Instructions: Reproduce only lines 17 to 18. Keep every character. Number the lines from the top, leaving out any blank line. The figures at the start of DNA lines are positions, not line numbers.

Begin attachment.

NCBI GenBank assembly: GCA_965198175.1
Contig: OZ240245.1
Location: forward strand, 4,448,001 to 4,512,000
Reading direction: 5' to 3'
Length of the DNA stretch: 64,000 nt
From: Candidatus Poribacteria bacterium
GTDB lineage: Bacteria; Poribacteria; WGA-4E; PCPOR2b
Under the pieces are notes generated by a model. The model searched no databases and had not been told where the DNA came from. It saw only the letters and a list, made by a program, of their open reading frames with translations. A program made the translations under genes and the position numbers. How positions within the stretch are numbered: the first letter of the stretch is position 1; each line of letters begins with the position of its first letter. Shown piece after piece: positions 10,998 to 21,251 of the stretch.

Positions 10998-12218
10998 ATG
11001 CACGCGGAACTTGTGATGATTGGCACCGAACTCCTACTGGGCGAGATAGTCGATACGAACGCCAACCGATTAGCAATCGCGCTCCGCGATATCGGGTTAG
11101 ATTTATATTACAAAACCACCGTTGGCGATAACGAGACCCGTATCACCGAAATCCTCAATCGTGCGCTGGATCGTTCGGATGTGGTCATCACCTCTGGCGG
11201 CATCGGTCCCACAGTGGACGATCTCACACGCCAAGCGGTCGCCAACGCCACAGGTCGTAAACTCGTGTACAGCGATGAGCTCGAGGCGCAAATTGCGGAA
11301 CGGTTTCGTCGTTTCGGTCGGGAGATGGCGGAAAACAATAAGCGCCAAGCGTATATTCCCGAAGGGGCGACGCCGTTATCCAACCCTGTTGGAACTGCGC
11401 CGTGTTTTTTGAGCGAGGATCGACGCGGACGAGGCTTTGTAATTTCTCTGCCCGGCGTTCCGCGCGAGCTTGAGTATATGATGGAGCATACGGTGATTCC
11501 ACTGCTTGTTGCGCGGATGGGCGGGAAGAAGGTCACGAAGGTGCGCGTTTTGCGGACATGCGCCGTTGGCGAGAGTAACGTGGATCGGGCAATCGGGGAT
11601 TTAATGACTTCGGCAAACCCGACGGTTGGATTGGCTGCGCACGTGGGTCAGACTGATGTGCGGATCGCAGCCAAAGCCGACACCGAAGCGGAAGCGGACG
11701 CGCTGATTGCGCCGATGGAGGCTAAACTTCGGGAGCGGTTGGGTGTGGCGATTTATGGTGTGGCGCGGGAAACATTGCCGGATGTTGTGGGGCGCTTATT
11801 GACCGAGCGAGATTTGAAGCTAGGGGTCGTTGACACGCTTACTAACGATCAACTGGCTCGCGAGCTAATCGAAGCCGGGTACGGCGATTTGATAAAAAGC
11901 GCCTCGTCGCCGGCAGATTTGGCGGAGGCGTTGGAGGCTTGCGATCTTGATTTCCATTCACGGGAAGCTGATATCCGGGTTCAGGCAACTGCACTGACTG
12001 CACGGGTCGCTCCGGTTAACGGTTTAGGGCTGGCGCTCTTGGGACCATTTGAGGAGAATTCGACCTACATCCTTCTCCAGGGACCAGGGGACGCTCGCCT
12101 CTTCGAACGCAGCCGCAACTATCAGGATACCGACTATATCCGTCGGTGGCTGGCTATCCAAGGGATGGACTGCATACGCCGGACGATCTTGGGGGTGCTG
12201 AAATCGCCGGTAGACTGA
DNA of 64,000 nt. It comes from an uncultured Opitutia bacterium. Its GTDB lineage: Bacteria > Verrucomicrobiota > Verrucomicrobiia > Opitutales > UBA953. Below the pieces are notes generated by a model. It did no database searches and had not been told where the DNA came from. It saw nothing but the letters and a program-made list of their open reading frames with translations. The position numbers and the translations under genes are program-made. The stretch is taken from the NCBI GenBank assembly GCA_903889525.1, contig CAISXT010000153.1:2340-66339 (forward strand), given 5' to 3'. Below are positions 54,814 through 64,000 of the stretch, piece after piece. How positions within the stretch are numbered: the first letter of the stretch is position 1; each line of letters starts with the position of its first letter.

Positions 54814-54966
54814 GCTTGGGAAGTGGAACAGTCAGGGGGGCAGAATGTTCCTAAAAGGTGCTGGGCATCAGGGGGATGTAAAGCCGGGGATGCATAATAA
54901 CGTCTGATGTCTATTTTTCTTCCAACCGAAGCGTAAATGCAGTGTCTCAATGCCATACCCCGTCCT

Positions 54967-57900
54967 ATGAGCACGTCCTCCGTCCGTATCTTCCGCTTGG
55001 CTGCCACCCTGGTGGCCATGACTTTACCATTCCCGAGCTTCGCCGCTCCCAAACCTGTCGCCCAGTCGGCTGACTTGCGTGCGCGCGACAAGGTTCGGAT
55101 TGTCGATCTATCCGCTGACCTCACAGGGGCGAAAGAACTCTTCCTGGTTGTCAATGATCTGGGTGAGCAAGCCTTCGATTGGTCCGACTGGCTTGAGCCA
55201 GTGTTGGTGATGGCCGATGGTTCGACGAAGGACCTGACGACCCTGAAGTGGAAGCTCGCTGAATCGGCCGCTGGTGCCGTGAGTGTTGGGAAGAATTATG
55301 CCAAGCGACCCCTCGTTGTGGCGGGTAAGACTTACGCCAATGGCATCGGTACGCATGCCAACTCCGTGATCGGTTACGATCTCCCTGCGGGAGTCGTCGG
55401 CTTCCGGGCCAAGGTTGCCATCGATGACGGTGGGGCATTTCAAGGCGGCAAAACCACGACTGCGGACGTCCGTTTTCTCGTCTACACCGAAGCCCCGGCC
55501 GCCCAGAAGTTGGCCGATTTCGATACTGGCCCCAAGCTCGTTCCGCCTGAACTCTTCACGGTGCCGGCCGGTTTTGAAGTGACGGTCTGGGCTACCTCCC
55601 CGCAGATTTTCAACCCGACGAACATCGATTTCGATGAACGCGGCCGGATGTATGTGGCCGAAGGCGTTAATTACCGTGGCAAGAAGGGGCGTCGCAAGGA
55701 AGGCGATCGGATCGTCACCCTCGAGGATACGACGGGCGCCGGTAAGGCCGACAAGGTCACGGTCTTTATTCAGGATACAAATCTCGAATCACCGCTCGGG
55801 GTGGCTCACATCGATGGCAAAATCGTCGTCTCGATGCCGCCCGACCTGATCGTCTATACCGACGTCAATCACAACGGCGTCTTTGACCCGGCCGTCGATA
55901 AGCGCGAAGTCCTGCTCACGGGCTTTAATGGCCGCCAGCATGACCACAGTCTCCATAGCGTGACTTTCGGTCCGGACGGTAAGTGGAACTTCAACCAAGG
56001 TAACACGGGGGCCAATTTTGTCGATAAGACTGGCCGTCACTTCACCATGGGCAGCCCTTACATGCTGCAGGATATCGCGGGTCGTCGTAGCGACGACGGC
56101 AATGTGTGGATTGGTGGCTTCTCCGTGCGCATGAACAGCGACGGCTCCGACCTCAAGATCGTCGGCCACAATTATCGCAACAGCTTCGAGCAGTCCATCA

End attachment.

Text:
11601 TTAATGACTTCGGCAAACCCGACGGTTGGATTGGCTGCGCACGTGGGTCAGACTGATGTGCGGATCGCAGCCAAAGCCGACACCGAAGCGGAAGCGGACG
11701 CGCTGATTGCGCCGATGGAGGCTAAACTTCGGGAGCGGTTGGGTGTGGCGATTTATGGTGTGGCGCGGGAAACATTGCCGGATGTTGTGGGGCGCTTATT